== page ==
13 September 1888
Horror upon horror's head accumulates. We are distracted from the East End murders by the mystery of the Thames. It is considered certain that the woman's arm and hand found in the river are relics and proof of a further tragedy. The divisional Police Surgeon, Dr. Neville - a Macroom man, by the way - has distinctly declared that the limb could not have been severed with a dissecting knife or by anybody having the least knowledge of anatomy. It must, he believes, have been cut off from the body with a heavy weapon, and from other than scientific motives. This is about all we know, and it is already anticipated that this is all we shall know about the matter. The calculated probability is that the police, having worked through the usual clues leading nowhere, and the customary information which proves worthless, the baffled authorities, as often happens, will arrive at the conclusion that the incident has its origin in the dissecting room, and will give out their view for the public acceptance as if it were based upon ascertained facts. John Bull - good, easy man - takes readily enough, as a rule, what Hawkshaw, Macnab, and the other able detectives tell him when they fail to get on the scent, much less to run down the vermin. They make quite a fuss about alleged bloodstains, which were supposed to show that the murderer had escaped over the rails, it turned out that the stains were not the effect of blood at all.
THE RESUMED INQUEST
EVIDENCE OF "LEATHER APRON"
The inquest on the body of the unfortunate woman, Nannie Chapman, also known as Annie Sivey, who was so brutally murdered and mutilated in Hanbury street, on Saturday morning, the 8th inst., was resumed this afternoon at the Working Lads' Institute, Whitechapel road, by Mr Wynne Baxter.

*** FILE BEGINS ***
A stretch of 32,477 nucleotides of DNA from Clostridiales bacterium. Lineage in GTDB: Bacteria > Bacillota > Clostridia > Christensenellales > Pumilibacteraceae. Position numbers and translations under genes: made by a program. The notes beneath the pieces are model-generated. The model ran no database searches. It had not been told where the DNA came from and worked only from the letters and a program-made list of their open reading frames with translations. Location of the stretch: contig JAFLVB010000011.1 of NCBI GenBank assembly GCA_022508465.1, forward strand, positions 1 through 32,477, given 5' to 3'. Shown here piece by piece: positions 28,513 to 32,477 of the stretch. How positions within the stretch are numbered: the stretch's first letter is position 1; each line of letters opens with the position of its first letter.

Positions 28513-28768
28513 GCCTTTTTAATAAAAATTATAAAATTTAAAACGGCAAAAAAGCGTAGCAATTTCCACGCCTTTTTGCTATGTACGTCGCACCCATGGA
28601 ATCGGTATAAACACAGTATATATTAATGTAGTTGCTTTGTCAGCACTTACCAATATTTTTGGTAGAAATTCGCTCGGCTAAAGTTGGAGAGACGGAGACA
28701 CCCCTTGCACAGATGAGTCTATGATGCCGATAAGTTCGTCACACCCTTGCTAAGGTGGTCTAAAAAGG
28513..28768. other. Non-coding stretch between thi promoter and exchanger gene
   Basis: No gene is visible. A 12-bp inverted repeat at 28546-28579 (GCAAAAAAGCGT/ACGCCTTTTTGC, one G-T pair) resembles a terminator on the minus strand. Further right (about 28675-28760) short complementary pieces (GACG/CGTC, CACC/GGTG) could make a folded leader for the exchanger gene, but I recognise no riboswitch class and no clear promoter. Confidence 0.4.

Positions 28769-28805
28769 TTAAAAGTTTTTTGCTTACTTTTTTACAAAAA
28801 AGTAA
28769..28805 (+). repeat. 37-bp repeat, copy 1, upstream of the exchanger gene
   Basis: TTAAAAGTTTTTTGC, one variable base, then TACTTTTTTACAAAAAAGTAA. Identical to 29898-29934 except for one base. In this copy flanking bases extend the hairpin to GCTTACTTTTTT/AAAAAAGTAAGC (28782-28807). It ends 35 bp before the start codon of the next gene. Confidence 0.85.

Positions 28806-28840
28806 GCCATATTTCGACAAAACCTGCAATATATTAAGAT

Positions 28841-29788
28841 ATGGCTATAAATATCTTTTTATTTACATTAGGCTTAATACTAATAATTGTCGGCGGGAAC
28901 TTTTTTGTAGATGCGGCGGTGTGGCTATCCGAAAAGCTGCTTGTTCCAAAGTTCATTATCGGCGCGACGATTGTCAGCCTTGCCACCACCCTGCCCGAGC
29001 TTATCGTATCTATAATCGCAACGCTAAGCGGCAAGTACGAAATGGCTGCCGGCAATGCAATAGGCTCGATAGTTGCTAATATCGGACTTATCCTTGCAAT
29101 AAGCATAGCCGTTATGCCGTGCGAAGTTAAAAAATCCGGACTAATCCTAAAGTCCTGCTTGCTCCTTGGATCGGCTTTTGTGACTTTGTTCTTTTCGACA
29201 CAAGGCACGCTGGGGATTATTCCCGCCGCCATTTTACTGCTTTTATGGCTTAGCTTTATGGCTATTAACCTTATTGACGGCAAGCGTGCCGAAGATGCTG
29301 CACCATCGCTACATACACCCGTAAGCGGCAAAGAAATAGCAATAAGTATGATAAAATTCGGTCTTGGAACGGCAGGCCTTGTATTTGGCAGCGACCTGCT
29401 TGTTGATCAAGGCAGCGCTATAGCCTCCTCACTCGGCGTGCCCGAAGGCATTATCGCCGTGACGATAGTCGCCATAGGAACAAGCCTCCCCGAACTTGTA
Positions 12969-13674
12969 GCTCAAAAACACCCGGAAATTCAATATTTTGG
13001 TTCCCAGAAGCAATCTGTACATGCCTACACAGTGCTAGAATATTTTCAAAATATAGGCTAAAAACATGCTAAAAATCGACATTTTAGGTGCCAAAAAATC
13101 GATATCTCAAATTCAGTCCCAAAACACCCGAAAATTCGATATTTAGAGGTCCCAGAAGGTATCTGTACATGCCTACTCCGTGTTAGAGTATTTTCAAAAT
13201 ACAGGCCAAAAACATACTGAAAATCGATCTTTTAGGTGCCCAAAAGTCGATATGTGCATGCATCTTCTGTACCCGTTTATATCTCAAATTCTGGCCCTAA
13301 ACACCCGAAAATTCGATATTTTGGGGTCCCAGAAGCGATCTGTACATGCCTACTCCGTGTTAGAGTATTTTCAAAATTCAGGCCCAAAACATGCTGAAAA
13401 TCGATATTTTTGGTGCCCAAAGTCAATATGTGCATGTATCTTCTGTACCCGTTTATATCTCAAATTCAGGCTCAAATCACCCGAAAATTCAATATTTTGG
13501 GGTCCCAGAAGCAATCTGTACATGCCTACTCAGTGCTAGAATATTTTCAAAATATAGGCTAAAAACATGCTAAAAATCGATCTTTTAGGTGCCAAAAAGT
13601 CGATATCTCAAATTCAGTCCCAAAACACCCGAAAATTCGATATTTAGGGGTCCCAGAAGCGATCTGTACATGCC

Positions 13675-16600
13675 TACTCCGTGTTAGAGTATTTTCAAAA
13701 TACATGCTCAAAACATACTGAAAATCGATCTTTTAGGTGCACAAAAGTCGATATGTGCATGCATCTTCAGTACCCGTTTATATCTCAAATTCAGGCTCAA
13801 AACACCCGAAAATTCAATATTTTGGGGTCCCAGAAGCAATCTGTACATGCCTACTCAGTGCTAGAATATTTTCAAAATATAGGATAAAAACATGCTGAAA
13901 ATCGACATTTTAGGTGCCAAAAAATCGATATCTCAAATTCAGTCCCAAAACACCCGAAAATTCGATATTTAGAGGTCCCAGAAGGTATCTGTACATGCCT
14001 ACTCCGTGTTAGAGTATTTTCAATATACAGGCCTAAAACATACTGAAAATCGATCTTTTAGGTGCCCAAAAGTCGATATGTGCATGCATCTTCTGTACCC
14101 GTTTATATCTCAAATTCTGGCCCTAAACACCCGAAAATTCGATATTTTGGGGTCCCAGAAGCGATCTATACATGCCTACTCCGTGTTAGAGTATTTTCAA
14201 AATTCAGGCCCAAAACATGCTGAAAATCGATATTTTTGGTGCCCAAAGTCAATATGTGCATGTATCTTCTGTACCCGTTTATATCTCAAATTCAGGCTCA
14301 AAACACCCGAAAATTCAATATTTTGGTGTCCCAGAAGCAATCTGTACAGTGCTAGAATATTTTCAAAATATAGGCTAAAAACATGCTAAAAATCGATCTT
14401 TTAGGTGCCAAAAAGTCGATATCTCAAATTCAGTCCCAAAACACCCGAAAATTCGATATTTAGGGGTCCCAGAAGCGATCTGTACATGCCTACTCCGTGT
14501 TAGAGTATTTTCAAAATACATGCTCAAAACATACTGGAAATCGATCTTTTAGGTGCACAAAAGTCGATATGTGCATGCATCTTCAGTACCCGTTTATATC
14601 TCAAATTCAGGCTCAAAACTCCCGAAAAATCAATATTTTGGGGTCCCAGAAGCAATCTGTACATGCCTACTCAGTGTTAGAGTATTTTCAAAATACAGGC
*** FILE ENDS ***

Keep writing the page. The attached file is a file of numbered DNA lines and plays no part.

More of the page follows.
Mr Fontaine Smith, a respectable man of about 35 years of age, said he was a printers' warehouse man and a brother of the deceased Annie Chapman. He evidently felt somewhat unnerved, and gave his evidence in a low tone of voice. He said he had seen the body, and recognised it as that of his eldest sister. She was the widow of John Chapman, a coachman who had lived at Windsor. She had been separated from her husband for about three years. She was 47 years old. I saw her alive a fortnight ago in Commercial street, where I met her promiscuously. Her husband died at Christmas 1886. When I met her she recognised me first, and I gave her a few shillings. She didn't say where she was living or what she was doing. She said she wanted the money for lodging. I knew nothing about her associates.
The next witness gave his name as James Kent, packing case maker. He had some of the diffidence of the previous witness but spoke out in a loud and clear manner. He came in his working dress, with a blue handkerchief twisted round his neck. He had not much of importance to say, but his answers to the Coroner had the merit of lucidity. "I work," said he, "for Mr Bailey, 23 Hanbury street. I go to work at six o'clock. On Saturday last I arrived at the place about ten minutes past six. The gate was open, but I waited a minute or two as I usually do. While waiting an elderly man called me. I believe his name is Davis. He came out of his house and ran into the road. He said, 'Men, come here.' I and James Green went to 29 Hanbury street. There were others standing about. I went to the passage and saw a woman lying in the yard between the back door steps and partition. Her head was against the house, and her body was flat on the ground. Her feet were towards our premises where I am employed. I did not examine her. I did not go down the steps into the yard. No one went in until Inspector Chandler arrived. She was dead. She had some kind of handkerchief round her throat, which seemed soaked in blood. I saw no blood running but she was smeared with blood - her face and hands - as if she had struggled. Her hands were in front of her, as if she had been struggling - as if she had fought for her throat. Her legs were wide apart, and on them were marks of blood. I did not notice whether there was blood on the clothes. I was too much frightened to notice very particularly. It seemed as if her inside had been torn out. (Sensation). I went then to look for a policeman, and I had some brandy. Next I went to the shop and got a piece of canvas to throw over the body. By that time a mob had assembled and the police inspector had arrived. Green went to the yard with me, but afterwards went and looked over the wall.
James Green, also a packing case maker working for Mr Bailey, then stepped forward on the invitation of the Coroner. In answer to the coroner, he gave his evidence, entirely supporting that of Kent, with whom he had been when they were called by Davis. His testimony was not very important except that it corroborated that of the preceding witness.